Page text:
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I am a below knee amputee. More importantly, I am also Mommy to two boys, a very active 10 year old (Robby) and an mischievous toddler (Timmy). I have learned that being a parent with a disability can create some unusual and sometimes humorous situations. This blogger is available for hire! Let's talk and learn how a blog can expand your business.

Tuesday, June 19, 2012

Mutual Feelings

Since I choose to forgo a cosmetic cover on my prosthetic, I am accustomed to stares, questions, and second glances. Typically they don't bother me; I have learned simply to ignore the gawks and continue along with my life. I realize that a prosthesis is out of the ordinary, and anything that is unusual will receive a second glance.

Every once in awhile I encounter somebody who seems obtuse to social convention and the interaction becomes uncomfortable. Usually this happens when I am peppered by questions that are either too personal or too plentiful. Some people are simply oblivious to cues that I want to end the conversation leaving me with no choice but to be blunt.

I am sure that my prosthetic garnered stares when we were at the Sailabration in Baltimore this past weekend, but I didn't pay much attention. We were so busy looking at the ships and the planes to be concerned about who was looking at us! I had forgotten that I was "different" until a father and son approached me and began to ask questions.

I always try to stop to talk to a child curious about my leg. Children are much more likely to just ask questions instead of trying to casually look without catching my gaze. When the little boy approached with his father and asked me what happened to my leg, I immediately knelt down and began to answer his questions.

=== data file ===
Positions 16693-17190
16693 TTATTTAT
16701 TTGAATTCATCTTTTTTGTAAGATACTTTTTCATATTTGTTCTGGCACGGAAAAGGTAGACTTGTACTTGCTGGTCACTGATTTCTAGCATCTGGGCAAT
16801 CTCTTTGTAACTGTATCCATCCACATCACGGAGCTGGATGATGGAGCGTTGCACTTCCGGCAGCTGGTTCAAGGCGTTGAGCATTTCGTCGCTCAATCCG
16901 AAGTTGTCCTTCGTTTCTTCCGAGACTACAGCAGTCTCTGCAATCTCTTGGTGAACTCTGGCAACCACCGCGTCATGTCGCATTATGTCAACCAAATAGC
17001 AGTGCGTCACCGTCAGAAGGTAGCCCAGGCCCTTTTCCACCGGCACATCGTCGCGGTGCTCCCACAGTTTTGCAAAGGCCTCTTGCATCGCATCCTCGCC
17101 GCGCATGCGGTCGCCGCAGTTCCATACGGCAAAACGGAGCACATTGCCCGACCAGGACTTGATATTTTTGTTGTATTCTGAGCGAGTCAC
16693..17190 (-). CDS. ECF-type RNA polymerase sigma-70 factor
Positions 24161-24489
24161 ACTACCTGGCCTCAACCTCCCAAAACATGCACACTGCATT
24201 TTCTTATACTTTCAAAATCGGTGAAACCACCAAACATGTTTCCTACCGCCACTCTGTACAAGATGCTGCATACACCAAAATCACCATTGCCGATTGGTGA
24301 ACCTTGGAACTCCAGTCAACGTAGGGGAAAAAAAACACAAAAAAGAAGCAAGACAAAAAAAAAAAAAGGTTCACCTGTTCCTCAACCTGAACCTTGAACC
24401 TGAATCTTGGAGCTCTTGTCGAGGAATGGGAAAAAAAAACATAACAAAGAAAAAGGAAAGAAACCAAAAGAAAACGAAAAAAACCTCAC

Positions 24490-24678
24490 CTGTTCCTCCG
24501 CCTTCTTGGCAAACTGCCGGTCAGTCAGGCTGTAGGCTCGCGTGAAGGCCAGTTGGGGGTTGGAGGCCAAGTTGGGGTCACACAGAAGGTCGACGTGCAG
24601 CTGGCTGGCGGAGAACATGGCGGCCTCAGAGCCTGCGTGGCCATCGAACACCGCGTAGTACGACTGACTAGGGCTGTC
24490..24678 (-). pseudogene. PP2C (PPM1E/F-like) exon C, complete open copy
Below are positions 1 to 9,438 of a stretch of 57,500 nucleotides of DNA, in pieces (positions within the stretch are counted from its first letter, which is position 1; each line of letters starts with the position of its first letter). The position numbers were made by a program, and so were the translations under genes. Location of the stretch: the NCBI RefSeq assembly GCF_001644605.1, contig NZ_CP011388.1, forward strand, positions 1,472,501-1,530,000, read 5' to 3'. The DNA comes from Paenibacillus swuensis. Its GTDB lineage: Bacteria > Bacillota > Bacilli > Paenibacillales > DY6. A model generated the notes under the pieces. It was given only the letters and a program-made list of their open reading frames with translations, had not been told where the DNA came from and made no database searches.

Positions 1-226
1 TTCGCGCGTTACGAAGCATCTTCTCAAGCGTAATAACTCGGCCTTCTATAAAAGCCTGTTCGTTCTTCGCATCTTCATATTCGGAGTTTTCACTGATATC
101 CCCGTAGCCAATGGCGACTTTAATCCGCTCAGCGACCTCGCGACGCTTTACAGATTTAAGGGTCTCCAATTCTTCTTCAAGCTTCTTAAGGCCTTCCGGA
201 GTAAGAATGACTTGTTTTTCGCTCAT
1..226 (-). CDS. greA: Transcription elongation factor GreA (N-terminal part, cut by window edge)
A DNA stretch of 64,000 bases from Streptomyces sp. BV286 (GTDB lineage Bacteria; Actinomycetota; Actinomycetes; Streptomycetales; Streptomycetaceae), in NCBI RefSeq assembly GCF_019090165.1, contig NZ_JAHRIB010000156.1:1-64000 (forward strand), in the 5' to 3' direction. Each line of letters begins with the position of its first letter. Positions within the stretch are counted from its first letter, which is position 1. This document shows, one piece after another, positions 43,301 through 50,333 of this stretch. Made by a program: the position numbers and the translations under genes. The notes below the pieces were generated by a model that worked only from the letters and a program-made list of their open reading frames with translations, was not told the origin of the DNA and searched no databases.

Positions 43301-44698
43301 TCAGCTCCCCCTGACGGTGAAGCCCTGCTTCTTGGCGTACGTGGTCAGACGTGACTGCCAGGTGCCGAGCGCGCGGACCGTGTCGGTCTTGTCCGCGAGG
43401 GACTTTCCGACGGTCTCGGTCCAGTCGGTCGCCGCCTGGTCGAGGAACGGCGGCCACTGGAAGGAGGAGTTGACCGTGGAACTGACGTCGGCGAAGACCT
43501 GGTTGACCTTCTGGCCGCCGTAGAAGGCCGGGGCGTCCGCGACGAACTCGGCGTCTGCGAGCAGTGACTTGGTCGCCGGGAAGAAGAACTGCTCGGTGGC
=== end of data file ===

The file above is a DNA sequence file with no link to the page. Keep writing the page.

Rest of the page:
Unfortunately this little guy was not satisfied with my traditional explanation of, "My leg got hurt and the doctors couldn't fix it so they decided to give me a new one." This child wanted details, the gorier the better. His father stood next to him, seemingly as interested in the specifics as his son.

I spoke with the family for several minutes, answering the questions but trying to indicate that I wanted to end the conversation and leave. I didn't want to be rude, but the father was absolutely unaware that I didn't want to continue answering the same questions. I wanted to spend the day with Robby and Scott exploring the ships, not satisfying his son's unnerving desire for specific details!

As annoyed as I was becoming, the feelings were amplified within Robby. He did not want to stop to talk with this family. He was patient at first, but there were big boats to tour and he didn't want to waste time. Finally, he decided to just speak up. "Would you stop asking my Momom questions about her leg? She uses a prosthetic. It's made by Mr. Elliot and she can take it off. It's not a big deal. Look around at these ships, they are amazing. Stop asking questions about her leg and look around!"

While I wish that Robby had been a little more tactful, I was secretly happy that he created the opening for me to end this conversation. I was able to say good-bye and continued walking around the harbor with Robby and Scott in tow. I'm sure that the little boy's father thought my son was rude, but the feelings were definitely mutual!

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